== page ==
Repeat the folding and gluing process with the second piece of fabric. When folding each direction, allow the edges to overlap a bit before gluing. You should end up with a rectangle that is slightly smaller than the first.

bow tie diagram 4

Your second folded rectangle should be slightly smaller than your first. Rectangles shown seam-side-up.

Step 5: Create a Pleat

Take the smaller rectangle and create a pleat along the long ends by pinching the long edges toward the center of the rectangle to make a bow shape. Dab each side with hot glue to secure the shape.

Step 6: Attach the Larger Piece

Take the larger rectangle and place it behind your bow. Hot glue the long ends to the smaller piece. Steps 5 and 6 are illustrated in the image below.

bow tie pleating steps

Images via Maison Kuotidien

Step 7: Create a Fabric Strip

Cut a 1.5” by 3” piece of fabric and fold lengthwise into thirds. Use hot glue to secure the fold.

Step 8: Secure Strip to Bow

Hot glue the center of the strip onto the center of the bow. Wrap the strip around and secure the ends in the back of the bow. This process should look like this:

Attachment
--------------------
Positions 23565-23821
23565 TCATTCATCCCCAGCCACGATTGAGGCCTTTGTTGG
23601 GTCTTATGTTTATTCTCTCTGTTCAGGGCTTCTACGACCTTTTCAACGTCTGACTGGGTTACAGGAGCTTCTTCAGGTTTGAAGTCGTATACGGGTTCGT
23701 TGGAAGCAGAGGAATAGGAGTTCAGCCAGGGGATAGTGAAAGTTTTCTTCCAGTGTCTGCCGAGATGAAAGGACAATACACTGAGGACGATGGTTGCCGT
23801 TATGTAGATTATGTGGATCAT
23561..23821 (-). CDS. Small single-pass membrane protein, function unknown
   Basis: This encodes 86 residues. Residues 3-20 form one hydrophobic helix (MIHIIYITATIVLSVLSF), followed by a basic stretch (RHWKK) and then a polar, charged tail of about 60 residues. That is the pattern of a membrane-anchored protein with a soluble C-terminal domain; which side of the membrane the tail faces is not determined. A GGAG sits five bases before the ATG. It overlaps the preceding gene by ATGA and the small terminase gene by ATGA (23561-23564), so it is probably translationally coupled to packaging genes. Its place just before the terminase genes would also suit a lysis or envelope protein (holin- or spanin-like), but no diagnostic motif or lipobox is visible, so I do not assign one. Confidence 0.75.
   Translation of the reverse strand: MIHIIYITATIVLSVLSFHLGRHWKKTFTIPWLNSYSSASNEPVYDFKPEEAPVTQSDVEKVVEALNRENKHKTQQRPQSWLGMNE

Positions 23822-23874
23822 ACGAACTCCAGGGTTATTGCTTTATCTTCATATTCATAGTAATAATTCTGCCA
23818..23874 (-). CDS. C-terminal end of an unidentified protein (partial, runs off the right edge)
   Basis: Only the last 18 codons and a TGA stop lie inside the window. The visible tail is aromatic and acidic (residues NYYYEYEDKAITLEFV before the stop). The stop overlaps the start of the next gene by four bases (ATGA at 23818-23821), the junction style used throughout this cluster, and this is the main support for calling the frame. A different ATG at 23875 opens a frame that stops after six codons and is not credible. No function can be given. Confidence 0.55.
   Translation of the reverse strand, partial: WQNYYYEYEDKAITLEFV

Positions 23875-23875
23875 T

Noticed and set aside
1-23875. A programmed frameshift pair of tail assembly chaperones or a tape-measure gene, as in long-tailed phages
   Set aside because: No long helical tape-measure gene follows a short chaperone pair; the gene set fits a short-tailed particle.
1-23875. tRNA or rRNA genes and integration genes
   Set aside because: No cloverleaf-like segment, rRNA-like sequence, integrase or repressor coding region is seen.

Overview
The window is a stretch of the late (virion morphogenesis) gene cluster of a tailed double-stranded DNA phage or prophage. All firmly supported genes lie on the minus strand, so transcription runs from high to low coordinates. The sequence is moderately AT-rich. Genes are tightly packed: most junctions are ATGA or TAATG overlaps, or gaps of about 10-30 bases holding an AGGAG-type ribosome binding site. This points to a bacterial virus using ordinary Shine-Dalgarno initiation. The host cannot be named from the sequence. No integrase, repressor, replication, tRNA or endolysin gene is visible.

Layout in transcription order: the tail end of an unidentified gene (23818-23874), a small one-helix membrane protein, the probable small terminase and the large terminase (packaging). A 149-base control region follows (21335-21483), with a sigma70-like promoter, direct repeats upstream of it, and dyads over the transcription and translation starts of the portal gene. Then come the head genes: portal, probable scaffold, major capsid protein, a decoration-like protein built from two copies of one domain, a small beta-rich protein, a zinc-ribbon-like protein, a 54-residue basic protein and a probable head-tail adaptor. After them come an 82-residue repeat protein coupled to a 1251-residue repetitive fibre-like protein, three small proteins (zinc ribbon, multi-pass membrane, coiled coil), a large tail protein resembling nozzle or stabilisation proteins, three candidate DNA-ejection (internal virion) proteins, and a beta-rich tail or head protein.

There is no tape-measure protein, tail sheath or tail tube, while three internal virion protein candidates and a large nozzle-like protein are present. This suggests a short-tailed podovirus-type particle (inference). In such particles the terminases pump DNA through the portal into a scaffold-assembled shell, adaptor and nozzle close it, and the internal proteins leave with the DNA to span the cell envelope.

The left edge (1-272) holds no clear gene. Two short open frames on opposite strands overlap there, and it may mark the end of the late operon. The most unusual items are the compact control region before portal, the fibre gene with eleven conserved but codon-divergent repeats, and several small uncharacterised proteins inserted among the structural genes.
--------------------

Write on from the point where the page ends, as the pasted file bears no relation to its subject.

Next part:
bow tie attaching strip

Image via Maison Kuotidien

You now have your basic bow tie shape!

Step 9: Create the Band

Cut a 1.5” by 17.5” piece of fabric and a 16” strand of elastic.  Hot glue one of the long edges down to the fabric so that you don’t have a raw edge (If you want the band to look extra polished).

Place the elastic band on top of the fabric and glue the other edge to the elastic. Glue the finished edge onto the elastic. Secure the tips of the band with hot glue.

Step 10: Attach Velcro

Depending on the size of your pet, determine how long your Velcro strips will need to be and cut the Velcro.  Glue each side of the Velcro onto each end so that the Velcro will form a loop when attached.

Step 11: Attach the bow

Use hot glue to secure the bow to the middle of the band.

Step 12: Enjoy!

Use the Velcro to secure this cute homemade bow tie around the neck of any pet or friend who will tolerate it. Remember, the bow tie is held together by hot glue, so it’s not ideal for pets to wear during play, but should be just fine for short-term wear at laid-back occasions.

bow tie final